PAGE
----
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Jared posted a link to an interesting article about the state of storytelling in Hollywood (here it is again).  I found the article rather unproductive, since all of the trends it dwells upon are widely acknowledged and it doesn’t go into enough detail to say anything new about them.  The article suffers from a lack of specificity in terms of what is happening to story in modern films and why it poses a problem.  Bobby Farrelly misses movies like The Graduate, while Peter Guber laments that nothing can compete with Transformers, but this seems like a simplistic preference toward more high-brow, or “intellectual” fare.  The article claims that recently “big films with relatively small stories have been hurried into production to meet release dates.  Meanwhile, hundreds of pictures with classic narrative have been eclipsed by other media…or suppressed by louder, less story-driven brethren.”  First of all, what the heck does it mean to be story-driven?  This is imprecise language that undercuts the point of the article.  Surely Transformers has story—infact, story in the colloquial sense of being closely allied with action-packed plot advancement might be a stronger force in action flicks like Transformers, whereas we might call The Graduate more character-driven.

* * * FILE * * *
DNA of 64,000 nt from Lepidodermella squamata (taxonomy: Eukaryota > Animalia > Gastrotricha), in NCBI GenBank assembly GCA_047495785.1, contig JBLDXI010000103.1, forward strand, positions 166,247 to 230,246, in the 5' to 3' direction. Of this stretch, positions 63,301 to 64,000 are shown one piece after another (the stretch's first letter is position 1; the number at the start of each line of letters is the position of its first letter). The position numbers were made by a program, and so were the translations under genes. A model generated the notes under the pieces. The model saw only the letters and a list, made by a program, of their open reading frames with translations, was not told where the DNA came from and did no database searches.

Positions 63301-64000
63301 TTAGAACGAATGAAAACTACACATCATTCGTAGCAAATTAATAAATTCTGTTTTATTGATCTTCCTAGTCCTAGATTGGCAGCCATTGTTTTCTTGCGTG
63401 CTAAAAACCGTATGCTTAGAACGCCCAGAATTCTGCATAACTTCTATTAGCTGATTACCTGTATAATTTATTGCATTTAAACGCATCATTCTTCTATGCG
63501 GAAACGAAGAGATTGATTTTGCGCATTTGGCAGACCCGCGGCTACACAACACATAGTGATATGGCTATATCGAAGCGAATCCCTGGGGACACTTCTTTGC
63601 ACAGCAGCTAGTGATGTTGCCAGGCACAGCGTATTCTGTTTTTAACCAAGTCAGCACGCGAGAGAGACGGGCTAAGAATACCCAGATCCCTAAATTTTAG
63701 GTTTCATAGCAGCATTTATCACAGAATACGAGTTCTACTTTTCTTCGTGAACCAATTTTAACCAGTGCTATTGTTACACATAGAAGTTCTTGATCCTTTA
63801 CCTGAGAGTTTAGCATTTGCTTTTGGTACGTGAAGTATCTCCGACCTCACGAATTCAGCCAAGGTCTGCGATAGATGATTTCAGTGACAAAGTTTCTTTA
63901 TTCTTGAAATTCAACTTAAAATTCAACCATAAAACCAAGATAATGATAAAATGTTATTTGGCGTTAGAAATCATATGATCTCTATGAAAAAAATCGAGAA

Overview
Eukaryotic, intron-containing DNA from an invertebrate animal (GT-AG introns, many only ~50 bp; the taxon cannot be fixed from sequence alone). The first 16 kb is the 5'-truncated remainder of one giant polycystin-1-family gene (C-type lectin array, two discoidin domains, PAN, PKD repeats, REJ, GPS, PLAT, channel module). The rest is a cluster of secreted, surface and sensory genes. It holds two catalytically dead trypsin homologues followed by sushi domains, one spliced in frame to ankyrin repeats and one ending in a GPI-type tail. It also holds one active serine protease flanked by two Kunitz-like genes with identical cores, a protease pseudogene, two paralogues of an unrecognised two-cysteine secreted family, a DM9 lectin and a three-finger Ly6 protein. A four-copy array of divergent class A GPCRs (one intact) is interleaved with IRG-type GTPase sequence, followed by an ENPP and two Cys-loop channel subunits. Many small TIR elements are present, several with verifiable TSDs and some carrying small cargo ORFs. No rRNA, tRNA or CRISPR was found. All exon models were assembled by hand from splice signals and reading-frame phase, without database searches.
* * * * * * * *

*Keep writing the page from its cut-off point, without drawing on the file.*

David Kirkpatrick, the founder of this MIT story lab thing, fears “a world without story,” but I agree with the Sundance film festival folks—story is thriving, and the proliferation of new media is opening things up.  The article sets up an opposition between big studio movies seeking the largest possible opening weekend and lower budget films that accept a more limited audience, but they say it like this is a new trend, when the blockbuster clearly emerged as an industry-shaping force in the 1980s.  No form of storytelling has died, though its place in the industry may have shifted.  The article barely discusses new media forms, except to vaguely insinuate that text messaging is associated with the popularity of blockbuster action flicks (?).  The New York Times usually does better…

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